As pre-employment criminal background checks have become the norm, employers must take care to ensure compliance with federal and state laws regarding use of criminal conviction data. Because of historically disproportionate rates of incarceration among African-American and Latino individuals, the EEOC has long considered exclusion of applicants based on criminal conviction history to be per se evidence of race discrimination.

According to the EEOC, a company’s criminal conviction policy that disparately impacts African-American or Latino employees violates Title VII unless the employer can show that the policy is job-related and consistent with business necessity. In 1987, the EEOC issued a Policy Statement on the Issue of Conviction Records under Title VII , which provides that in order to meet this standard, companies must conduct an individualized analysis, considering three factors for each applicant:

  1. The nature and gravity of the offense(s)
  2. The time that has passed since the conviction and/or completion of the sentence
  3. The nature of the job sought

In 2008, the EEOC announced that discrimination related to criminal background checks was a key action items of its five-year E-RACE Initiative aimed at eliminating 21st century manifestations of discrimination. Accordingly, the agency has aggressively conducted investigations alleging discrimination based on applicants’ criminal backgrounds. This issue promises to remain a hot area of enforcement. On July 26, 2011, the EEOC held a public meeting to “Examine Arrest and Conviction Records as a Hiring Barrier”. Although the EEOC did not announce whether it will update the 1987 policy statement, commissioners in attendance made it clear that this issue remains a high-priority enforcement area.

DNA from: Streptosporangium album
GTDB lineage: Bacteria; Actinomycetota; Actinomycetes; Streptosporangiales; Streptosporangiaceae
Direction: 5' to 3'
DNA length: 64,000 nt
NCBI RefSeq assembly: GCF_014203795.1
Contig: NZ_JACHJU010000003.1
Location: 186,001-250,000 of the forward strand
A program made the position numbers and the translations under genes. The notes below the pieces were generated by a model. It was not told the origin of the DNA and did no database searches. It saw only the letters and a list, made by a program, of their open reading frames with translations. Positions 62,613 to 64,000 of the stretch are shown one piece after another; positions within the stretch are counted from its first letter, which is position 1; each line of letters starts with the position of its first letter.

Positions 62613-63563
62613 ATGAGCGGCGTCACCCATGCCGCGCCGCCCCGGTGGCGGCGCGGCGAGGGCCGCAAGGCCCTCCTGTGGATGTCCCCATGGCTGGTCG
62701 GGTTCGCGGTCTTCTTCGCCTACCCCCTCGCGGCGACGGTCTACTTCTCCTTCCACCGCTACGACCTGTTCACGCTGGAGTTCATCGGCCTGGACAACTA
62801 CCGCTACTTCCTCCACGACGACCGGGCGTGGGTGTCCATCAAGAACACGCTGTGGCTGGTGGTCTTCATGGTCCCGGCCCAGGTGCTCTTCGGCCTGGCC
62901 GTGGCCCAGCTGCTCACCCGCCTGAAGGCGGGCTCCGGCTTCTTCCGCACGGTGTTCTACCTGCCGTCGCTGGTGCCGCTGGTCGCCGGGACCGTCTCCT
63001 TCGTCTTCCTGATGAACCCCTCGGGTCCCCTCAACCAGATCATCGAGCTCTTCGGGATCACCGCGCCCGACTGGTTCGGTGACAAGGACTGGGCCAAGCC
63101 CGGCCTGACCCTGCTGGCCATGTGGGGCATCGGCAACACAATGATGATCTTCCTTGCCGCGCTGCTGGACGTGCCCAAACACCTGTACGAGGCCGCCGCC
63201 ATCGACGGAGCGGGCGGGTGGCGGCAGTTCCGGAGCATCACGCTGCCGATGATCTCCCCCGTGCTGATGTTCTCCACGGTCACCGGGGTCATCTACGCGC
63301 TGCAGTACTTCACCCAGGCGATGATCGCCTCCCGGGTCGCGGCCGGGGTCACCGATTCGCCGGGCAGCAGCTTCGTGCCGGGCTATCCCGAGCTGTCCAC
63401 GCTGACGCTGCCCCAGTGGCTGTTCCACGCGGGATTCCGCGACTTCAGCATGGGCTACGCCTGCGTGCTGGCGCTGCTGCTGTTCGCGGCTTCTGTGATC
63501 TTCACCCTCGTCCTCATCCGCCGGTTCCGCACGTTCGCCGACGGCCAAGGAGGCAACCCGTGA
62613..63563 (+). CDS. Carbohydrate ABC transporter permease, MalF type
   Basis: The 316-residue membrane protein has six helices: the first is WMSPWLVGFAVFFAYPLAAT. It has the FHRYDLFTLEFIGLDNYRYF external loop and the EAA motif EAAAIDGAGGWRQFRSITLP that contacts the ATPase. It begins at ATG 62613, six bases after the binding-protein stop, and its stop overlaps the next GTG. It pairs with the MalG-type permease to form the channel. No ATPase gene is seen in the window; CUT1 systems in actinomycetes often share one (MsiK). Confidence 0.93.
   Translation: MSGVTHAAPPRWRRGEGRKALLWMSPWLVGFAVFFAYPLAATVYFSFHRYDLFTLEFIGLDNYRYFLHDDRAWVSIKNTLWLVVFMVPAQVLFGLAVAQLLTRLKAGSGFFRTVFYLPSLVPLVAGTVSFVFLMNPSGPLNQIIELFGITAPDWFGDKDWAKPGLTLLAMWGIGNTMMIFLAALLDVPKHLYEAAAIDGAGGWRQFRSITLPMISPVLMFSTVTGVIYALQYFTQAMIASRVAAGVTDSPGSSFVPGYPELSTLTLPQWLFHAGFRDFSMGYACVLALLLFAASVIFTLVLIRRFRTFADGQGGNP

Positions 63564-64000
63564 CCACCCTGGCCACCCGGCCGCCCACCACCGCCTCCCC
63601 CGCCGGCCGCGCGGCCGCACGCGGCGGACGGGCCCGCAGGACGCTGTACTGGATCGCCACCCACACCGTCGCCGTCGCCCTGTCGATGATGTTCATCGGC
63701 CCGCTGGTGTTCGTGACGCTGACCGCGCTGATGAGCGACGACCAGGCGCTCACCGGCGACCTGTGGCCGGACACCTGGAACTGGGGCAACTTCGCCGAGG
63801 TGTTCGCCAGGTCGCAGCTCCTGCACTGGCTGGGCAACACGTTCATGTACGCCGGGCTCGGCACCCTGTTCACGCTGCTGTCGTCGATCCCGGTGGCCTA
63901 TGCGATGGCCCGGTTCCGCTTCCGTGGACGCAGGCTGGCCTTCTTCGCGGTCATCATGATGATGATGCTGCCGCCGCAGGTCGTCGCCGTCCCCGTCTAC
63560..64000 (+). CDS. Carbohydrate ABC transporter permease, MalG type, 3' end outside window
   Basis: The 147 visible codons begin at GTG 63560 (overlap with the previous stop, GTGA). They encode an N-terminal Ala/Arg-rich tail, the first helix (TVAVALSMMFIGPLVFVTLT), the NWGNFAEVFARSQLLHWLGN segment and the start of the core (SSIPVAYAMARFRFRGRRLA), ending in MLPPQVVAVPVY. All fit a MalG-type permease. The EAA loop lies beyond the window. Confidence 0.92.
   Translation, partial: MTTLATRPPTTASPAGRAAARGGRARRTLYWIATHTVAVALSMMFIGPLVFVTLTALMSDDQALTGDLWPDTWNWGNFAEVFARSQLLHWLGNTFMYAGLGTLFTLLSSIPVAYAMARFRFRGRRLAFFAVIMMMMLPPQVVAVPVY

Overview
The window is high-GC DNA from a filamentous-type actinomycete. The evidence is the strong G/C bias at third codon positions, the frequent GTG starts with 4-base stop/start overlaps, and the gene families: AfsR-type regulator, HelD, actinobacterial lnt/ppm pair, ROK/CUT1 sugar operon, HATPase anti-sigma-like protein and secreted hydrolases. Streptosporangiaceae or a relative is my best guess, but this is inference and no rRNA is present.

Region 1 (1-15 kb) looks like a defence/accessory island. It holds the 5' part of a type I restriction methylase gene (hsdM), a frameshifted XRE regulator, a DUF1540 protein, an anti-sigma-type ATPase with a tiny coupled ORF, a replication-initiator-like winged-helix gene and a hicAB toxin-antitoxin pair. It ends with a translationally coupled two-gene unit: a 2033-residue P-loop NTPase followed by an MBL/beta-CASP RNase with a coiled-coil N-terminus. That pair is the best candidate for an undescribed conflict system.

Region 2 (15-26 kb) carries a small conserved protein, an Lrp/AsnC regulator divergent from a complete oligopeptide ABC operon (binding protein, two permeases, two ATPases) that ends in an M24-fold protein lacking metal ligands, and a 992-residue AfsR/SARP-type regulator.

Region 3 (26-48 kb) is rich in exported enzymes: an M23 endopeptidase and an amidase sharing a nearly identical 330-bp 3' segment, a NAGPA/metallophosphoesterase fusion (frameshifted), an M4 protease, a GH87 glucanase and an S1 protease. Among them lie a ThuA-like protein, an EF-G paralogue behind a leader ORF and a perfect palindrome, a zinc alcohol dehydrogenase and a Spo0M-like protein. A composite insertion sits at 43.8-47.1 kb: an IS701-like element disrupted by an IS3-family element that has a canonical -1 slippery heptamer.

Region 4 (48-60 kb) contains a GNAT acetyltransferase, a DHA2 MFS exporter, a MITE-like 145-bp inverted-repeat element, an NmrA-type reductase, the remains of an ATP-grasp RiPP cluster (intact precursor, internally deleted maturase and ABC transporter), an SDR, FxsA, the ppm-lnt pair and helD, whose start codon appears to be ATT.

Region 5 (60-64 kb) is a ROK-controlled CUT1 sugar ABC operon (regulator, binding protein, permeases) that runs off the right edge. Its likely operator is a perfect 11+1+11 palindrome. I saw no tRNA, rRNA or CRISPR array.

State and local jurisdictions also have passed legislation addressing criminal background checks. For example, Philadelphia’s Fair Criminal Record Screening Standards Ordinance, which became effective in July 2011, prohibits employers from requiring job applicants to disclose their criminal histories prior to the first job interview. Employers that do not conduct interviews are absolutely barred from making any inquiries or gathering any information about an applicant’s conviction history.

Employers doing business in Philadelphia should review and update their policies as necessary to ensure compliance with the new ordinance. On a broader level, all employers should review their criminal background check policies to ensure compliance with federal, state, and local law. At a minimum, instead of absolute bans on hiring employees with criminal convictions, companies must ensure that they are performing an individualized analysis of each applicant’s situation, in accord with the factors described above.